Suzi's Blog

Mexican Meatball and Pasta Soup


I, uh, wanted something unhealthy for dinner. Not really terribly unhealthy. Just a lot of cheese and some meat and …

“No.” Suzen said. She took the magazine from me, sat, turned pages, stood up and showed me a picture.

“You’ll like this. I’m making it.”

Now, at that point I had choice of actions, but not really. It was time to contemplate a dinner of soup, which reminded me of characters in a Charles Dickens’ novel. But I’m not allowed to say that.

Hours later, I was actually really happy. I even said, “More, please.” And I got more.

From Mexican by Better Homes and Gardens, this Mexican meatball soup comes with a surprise: pasta. It’s pasta and meatballs combined with pineapple relish and cranberries. This is a hearty, one-dish meal that is perfect for a winter night. You need to make meatballs, a lot of them, so I suggest this meal is good for a Sunday afternoon, when you are in the third quarter, the game is being, lost and everyone will welcome the distraction of rolling meatballs in their hands.

It needs to cook for hours, so beer and nachos are in order, whether your team is winning or losing.


Mexican Meatball Soup

Yield: serves 4 to 6


  • ¼ cup masa harina
  • ¼ cup warm water
  • 8 ounces ground pork
  • 8 ounces ground turkey
  • 2 tablespoons finely snipped dried cranberries
  • 2 garlic cloves, mince
  • 1 tablespoon dried oregano, crushed
  • ½ teaspoon salt
  • 1 32-ounce portion of reduced-sodium chicken broth1 16-ounce jar of peach, pineapple or mango salsa
  • ½ cup frozen whole kernel corn
  • ¼ cup crushed tortilla chips
  • ¼ cup tiny pasta[pastina, stelline, or tripolini]
  • ¼ cup sliced green onions, optional
  • Red or green salsa, optional
  • Sour cream, optional


Preheat the broiler. In a large bowl, combine the masa harina and the water. Add the ground pork, ground turkey, dried cranberries, garlic, oregano, sand salt. Shape into 1-inch meatballs. Place on a foil-lined 15X10X1 inch baking pan. Broil 4 to 5 minutes inches from the heat for 5 to 8 minutes or until lightly browned, turning once.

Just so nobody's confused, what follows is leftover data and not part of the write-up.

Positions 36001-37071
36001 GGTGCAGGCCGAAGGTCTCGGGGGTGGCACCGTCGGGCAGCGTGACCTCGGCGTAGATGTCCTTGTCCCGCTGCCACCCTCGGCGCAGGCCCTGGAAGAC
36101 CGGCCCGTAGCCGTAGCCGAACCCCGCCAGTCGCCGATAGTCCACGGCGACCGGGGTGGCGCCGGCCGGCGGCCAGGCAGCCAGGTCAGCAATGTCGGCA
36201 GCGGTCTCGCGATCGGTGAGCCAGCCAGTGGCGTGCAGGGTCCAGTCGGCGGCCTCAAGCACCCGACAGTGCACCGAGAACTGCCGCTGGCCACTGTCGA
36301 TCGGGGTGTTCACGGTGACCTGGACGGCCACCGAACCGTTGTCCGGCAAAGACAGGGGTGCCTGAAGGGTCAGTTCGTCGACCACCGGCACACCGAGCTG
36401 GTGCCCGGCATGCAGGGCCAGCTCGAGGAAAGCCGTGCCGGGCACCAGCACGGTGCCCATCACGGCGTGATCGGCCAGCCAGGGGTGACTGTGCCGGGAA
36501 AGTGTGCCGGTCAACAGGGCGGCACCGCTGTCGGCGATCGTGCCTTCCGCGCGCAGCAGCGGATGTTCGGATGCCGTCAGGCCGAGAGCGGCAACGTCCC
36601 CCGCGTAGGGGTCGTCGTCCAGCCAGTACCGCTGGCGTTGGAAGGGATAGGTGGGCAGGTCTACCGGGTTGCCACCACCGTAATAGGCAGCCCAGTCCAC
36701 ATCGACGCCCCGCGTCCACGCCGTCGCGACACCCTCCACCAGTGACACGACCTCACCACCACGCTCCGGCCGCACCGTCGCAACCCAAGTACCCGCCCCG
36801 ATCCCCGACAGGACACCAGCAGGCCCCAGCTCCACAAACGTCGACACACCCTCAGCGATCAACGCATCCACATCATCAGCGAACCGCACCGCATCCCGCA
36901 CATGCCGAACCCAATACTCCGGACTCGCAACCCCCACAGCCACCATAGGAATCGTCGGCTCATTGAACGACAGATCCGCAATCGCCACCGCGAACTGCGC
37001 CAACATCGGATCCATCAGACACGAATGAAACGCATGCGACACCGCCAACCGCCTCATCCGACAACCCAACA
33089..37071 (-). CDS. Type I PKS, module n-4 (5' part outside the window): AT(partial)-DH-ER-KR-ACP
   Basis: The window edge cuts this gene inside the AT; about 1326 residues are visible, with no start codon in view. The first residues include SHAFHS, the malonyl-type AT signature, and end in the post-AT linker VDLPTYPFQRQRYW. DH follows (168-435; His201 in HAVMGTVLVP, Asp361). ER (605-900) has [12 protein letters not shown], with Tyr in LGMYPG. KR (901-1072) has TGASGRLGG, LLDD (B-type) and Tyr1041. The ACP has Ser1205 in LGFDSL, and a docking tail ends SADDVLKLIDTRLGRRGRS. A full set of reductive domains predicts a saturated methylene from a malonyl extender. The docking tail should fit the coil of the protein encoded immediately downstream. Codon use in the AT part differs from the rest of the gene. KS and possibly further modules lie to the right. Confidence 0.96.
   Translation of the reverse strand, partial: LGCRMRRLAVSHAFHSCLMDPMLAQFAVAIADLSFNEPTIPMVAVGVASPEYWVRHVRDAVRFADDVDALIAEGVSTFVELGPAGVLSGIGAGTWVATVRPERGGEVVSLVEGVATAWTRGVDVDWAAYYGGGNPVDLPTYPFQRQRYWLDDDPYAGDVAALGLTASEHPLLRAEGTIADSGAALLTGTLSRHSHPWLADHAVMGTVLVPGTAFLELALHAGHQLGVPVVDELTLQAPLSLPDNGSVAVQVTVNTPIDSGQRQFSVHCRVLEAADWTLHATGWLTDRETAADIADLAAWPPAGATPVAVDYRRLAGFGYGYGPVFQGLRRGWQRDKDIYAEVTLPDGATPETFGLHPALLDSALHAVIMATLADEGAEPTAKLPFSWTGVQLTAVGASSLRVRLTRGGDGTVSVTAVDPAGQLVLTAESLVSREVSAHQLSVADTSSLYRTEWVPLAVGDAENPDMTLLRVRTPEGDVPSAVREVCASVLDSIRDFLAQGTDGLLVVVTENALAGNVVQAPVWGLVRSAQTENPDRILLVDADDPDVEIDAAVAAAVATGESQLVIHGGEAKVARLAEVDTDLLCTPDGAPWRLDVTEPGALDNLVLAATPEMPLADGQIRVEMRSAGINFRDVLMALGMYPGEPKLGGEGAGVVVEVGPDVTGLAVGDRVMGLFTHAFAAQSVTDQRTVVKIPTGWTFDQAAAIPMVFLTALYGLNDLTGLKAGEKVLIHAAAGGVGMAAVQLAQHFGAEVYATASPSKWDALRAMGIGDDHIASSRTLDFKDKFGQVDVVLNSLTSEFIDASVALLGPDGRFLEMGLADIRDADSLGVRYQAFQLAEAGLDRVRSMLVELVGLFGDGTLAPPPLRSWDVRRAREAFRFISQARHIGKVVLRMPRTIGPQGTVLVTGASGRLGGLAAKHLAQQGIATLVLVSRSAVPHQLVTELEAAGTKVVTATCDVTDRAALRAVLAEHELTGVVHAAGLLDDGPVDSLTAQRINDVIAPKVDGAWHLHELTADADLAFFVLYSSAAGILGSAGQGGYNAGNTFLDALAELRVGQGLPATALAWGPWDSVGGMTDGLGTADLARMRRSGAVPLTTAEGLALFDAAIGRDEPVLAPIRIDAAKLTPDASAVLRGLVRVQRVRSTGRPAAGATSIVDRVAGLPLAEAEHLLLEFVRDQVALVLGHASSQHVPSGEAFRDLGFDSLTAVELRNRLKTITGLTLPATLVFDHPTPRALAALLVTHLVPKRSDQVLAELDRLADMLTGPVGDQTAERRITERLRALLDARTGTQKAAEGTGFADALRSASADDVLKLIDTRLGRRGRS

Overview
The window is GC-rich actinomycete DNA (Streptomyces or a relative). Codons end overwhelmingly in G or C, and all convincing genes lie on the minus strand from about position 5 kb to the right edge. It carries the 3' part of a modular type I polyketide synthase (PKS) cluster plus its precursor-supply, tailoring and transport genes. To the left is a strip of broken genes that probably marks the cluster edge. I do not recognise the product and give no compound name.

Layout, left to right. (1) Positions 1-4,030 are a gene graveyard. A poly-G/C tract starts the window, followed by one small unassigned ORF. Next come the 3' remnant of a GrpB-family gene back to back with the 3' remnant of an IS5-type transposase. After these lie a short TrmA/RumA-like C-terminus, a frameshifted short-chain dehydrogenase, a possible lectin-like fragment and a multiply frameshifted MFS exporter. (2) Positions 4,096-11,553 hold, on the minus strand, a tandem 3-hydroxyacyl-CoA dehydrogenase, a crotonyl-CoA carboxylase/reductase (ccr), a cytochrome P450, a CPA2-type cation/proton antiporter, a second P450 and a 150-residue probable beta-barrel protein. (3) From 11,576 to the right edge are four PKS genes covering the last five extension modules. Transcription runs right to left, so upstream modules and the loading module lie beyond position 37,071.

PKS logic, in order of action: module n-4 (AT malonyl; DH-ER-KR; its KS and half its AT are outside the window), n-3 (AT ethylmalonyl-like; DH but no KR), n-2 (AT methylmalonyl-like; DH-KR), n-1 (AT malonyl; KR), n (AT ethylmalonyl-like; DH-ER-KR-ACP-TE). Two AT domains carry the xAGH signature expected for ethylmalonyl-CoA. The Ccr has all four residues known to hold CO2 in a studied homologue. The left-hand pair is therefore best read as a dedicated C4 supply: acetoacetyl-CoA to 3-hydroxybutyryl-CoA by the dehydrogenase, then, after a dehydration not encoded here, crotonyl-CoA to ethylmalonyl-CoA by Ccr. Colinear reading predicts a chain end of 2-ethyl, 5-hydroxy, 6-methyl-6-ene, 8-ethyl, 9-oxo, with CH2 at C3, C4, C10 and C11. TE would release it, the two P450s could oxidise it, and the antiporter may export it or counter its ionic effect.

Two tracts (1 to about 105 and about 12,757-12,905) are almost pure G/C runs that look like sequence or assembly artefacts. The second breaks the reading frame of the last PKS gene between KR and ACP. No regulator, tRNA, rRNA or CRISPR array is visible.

In a 3- to 4-quart slow cooker, combine the meatballs, chicken broth, salsa, corn, and tortilla chips. Cover and cook on low-heat for 6 to 7 hour or on high heat for 3 to 3 ½ hours.

If using low heat setting, turn to high heat. Stir in the pasta, cover and cook for 30 minutes more or until tender. If on high heat, add the past and again cook for 30 minutes.

Stir in the ¼ cup of green onion before serving.

Optionally, top with additional green onions, or salsa, or sour cream, or any combination.


Source: Mexican by Better Homes and Gardens [a newsstand magazine]

Photo Information: Canon T2i, 18-53MM Macro Lens, F/2.8, 1/100th second, ISO 1000




Power Breakfast: Mexican Style

Editted IMG_7023



Power. Our lives revolve around power. Not the Con Ed power. The power of people, organizations and nations. Our lives are shaped by power and we endlessly debate and classify power: economic, military, cultural, ….